Farmers’ perception of climate change in mediterranean Chile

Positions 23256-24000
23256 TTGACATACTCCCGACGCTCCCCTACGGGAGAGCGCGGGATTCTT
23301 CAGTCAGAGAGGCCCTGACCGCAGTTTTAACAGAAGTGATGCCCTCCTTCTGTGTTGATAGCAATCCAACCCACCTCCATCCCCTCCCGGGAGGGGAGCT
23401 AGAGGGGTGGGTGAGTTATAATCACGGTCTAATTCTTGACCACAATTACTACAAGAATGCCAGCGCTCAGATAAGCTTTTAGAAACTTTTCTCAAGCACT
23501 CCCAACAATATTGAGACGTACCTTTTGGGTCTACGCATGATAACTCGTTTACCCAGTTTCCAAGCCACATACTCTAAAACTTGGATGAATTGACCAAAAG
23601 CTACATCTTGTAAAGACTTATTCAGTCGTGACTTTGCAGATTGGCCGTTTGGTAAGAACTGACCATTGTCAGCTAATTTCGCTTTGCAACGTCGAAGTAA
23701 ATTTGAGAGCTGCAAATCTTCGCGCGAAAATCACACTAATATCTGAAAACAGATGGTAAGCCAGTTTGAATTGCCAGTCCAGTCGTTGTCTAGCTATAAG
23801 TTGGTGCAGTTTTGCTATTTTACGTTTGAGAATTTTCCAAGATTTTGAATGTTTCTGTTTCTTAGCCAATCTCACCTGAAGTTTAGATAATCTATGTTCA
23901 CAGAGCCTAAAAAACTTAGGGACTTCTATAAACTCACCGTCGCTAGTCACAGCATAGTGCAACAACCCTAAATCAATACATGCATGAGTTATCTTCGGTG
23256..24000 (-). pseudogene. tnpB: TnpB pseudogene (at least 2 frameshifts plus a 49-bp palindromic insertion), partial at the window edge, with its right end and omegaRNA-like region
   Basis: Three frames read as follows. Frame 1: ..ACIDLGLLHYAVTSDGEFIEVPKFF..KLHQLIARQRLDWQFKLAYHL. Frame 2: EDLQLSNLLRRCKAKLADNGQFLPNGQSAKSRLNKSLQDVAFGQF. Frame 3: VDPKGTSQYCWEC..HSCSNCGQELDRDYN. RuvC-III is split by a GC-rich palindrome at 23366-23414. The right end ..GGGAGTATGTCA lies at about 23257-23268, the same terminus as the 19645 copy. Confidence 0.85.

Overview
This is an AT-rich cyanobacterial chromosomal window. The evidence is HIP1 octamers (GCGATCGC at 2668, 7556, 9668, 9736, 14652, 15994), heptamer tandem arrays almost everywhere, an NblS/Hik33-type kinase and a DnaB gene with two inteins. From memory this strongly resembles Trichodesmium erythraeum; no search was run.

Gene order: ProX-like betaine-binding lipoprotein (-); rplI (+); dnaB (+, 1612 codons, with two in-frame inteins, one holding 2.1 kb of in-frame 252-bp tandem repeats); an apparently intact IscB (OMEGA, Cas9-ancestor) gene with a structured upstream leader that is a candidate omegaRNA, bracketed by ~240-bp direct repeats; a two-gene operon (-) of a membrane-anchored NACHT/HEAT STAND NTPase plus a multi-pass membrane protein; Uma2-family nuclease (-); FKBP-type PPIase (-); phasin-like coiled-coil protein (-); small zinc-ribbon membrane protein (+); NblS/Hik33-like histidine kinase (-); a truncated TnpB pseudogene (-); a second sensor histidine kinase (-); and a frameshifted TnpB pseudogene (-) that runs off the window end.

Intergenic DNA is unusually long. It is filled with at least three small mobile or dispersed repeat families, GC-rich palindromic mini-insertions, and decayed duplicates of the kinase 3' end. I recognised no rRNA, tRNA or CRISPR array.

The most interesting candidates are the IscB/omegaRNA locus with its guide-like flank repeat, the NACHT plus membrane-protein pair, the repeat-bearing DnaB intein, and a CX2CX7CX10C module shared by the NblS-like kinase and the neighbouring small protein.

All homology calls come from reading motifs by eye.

Meteorologists predict that climate change will have an increasing impact on ecosystems and agricultural production; however, many farmers do not have a clear perception of climate change or how it may affect their crop yields and overall farming operation in the near future. This study examines climate change perceptions in four rural municipalities in Central Chile, and the effect that exposure to meteorological information has on such perceptions, using a survey conducted in 2011. It uses a probit model to identify the socioeconomic and productive factors associated with what we define as a “clear perception” of climate change. Most farmers in this survey recognize that there have been changes in temperature and precipitation patterns during the last 24 years: About 62 % perceive that the average temperatures have increased; 93 % that precipitation has decreased; and 87 % that droughts are more frequent. The econometric model shows the significance of education and access to meteorological information for climate change perception. The results reveal that younger, more educated producers and those who own their land tend to have a clearer perception of climate change than older, less educated, or tenant farmers. From a policy point of view, it is important to give all farmers information that will help them to adapt to climate change using appropriate farming technologies and practices. Projects and programs designed to enhance understanding of the consequences of climate change will help farmers to develop the management ability to cope with climate risk.